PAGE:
In addition to adjusting the expression and activity of the canonical STIM1-Orai1 signaling axis, cancer cells also have developed the ability to switch to store-independent Ca2+ entry to escape a potentially “doomed fate.” It was not until the 1990s that an alternative “store-independent Ca2+ entry” model was proposed to provide a more accurate depiction of Ca2+ entry under a physiological level of agonists. The proposed mechanism suggested that, instead of sustained elevated intracellular Ca2+, subtle periodic oscillations of intracellular Ca2+ take over during SOCE [153,154]. Although Orai1 was the most well understood ion channel at the time, the possibility of alternative mechanisms responsible for such periodic oscillations of Ca2+ entry led scientists to examine the functions and roles of other members of the Orai family channels. Motiani et al. explored the selective requirement of many breast cancer cell lines for the use of Orai3 as opposed to the canonical Orai1-mediated SOCE based on the presence or absence of plasma membrane estrogen receptors [155]. Later, in 2013, Motiani et al. further demonstrated the selective use of Orai3 Ca2+ channels in mediating SOCE in estrogen receptor α-expressing (ERα+) breast cancer cells. Conversely, Orai3 knockdown led to decreased ERα+ MCF7 cell proliferation and invasion [156]. Another independent study led by Faouzi also demonstrated that Orai3 knockdown impaired breast cancer MCF-7 cell proliferation and arrested cell cycle progression at the G1 phase without affecting the proliferation and survival of wild-type mammary MCF-10A cells [157]. As the role of Orai3 in facilitating tumorigenicity became more prominent, Dubois et al. discovered increased endogenous expression of Orai3 protein and increased reliance on the use of Orai3-Orai1-jointly-mediated store-independent, arachidonic-acid-regulated channels among prostate cancer cells. This selective utilization of Orai3 by prostate cancer cells can partially be attributed to greater evasion of apoptotic signals closely associated with sole Orai1 functioning [158]. This change in the Orai3/ Orai1 expression dynamic created a shift from the use of the canonical Orai1-based SOCE and marks the oncogenic switch that facilitates prostate cancer tumor progression. The remarkable capacity of cancer cells to adjust their receptor expression equilibrium to enhance survival while achieving the same biological signaling outputs is a truly fascinating area for scientific investigation and a promising realm for drug discovery.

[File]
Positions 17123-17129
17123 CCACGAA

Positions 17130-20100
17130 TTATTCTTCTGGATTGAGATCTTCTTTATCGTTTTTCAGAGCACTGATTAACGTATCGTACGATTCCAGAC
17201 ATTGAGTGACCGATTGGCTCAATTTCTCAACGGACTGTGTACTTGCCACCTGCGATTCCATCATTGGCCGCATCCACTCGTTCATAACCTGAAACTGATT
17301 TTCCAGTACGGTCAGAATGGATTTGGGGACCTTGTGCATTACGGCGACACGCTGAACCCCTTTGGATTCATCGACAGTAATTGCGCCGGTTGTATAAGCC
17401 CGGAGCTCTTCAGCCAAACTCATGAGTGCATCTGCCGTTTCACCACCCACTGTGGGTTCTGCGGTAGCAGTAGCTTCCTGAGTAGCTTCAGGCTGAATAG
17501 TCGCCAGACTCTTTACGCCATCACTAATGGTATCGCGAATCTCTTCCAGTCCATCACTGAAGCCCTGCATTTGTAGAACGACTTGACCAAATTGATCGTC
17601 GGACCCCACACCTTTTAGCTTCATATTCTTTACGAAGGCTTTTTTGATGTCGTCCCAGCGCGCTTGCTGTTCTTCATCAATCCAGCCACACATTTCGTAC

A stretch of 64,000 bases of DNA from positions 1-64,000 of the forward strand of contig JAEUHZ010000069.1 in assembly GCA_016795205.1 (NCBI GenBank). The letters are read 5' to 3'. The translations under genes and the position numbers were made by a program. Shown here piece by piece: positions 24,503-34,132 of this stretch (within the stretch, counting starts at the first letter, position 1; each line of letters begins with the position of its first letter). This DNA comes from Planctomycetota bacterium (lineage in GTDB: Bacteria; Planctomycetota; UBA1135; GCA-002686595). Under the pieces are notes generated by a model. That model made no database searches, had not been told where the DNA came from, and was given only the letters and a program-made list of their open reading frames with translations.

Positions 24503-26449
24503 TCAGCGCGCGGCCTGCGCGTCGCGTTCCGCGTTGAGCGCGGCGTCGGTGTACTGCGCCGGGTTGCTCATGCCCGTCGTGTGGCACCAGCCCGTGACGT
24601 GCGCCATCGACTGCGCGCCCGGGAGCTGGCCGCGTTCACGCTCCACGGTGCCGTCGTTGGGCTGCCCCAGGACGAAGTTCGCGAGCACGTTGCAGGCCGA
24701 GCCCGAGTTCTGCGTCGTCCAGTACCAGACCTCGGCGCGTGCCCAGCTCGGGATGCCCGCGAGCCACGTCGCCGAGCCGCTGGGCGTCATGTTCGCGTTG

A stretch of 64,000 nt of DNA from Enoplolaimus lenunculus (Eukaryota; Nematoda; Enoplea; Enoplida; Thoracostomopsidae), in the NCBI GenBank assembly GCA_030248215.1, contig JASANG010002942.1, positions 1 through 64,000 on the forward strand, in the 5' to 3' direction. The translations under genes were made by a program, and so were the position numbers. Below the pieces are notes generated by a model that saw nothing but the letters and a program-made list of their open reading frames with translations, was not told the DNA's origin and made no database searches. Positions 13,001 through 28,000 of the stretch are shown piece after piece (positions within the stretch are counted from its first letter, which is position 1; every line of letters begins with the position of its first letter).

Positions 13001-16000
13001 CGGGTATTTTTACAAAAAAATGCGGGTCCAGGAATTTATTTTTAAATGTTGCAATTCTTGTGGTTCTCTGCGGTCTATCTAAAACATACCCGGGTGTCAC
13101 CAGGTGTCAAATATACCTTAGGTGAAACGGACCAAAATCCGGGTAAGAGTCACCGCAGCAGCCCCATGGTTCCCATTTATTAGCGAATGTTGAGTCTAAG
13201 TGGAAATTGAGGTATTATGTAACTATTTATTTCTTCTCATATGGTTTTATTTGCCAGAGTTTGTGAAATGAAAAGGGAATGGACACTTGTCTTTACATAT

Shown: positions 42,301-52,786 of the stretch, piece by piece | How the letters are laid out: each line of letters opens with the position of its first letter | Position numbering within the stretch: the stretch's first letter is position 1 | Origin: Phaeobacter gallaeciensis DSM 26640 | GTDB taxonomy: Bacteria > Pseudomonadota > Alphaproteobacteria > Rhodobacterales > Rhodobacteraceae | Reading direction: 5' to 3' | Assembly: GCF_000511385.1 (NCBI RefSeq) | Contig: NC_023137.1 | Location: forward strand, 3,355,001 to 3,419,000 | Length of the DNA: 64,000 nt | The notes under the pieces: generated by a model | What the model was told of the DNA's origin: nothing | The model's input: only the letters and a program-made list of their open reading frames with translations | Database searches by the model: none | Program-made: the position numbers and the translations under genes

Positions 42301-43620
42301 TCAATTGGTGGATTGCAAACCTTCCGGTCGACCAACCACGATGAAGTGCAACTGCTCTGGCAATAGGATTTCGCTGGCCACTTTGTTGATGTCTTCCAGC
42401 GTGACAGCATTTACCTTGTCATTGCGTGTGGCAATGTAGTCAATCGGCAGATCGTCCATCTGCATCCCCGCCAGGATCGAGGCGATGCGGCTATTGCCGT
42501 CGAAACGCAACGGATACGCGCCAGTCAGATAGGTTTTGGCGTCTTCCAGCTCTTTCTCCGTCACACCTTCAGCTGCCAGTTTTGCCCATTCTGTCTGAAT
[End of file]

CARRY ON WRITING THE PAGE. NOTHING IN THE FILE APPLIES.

5.4. SERCAs in Cancer